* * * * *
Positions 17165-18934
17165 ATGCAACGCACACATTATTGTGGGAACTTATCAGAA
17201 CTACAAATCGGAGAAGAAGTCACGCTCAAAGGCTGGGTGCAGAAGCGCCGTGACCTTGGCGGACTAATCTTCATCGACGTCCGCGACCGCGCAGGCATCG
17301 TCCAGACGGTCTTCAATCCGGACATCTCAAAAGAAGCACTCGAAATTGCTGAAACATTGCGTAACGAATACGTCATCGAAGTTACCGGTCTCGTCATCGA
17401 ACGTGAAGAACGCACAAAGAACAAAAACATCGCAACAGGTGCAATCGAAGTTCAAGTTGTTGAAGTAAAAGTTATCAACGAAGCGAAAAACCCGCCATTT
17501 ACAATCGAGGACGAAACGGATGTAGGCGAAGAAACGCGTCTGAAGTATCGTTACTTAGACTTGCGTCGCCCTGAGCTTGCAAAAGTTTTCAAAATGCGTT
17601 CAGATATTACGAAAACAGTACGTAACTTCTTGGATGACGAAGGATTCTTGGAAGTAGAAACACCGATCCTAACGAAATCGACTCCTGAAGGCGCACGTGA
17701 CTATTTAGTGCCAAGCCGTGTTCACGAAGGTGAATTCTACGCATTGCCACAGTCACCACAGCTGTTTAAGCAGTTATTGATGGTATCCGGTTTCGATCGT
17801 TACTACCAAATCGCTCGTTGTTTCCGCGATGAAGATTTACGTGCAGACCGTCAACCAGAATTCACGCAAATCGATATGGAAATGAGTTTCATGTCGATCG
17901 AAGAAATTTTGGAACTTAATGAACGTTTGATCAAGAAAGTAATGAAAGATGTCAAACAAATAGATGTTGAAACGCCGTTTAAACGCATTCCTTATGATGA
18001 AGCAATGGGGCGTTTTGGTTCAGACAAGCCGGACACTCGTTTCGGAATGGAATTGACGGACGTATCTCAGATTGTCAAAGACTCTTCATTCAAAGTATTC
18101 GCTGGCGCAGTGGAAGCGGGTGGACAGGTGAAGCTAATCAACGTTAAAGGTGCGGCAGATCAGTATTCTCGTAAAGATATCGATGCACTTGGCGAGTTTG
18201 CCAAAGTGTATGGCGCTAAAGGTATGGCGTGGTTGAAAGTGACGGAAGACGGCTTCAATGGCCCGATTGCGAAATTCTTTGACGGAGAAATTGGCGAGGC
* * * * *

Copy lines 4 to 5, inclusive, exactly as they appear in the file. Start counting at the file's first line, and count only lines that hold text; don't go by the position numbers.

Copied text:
17301 TCCAGACGGTCTTCAATCCGGACATCTCAAAAGAAGCACTCGAAATTGCTGAAACATTGCGTAACGAATACGTCATCGAAGTTACCGGTCTCGTCATCGA
17401 ACGTGAAGAACGCACAAAGAACAAAAACATCGCAACAGGTGCAATCGAAGTTCAAGTTGTTGAAGTAAAAGTTATCAACGAAGCGAAAAACCCGCCATTT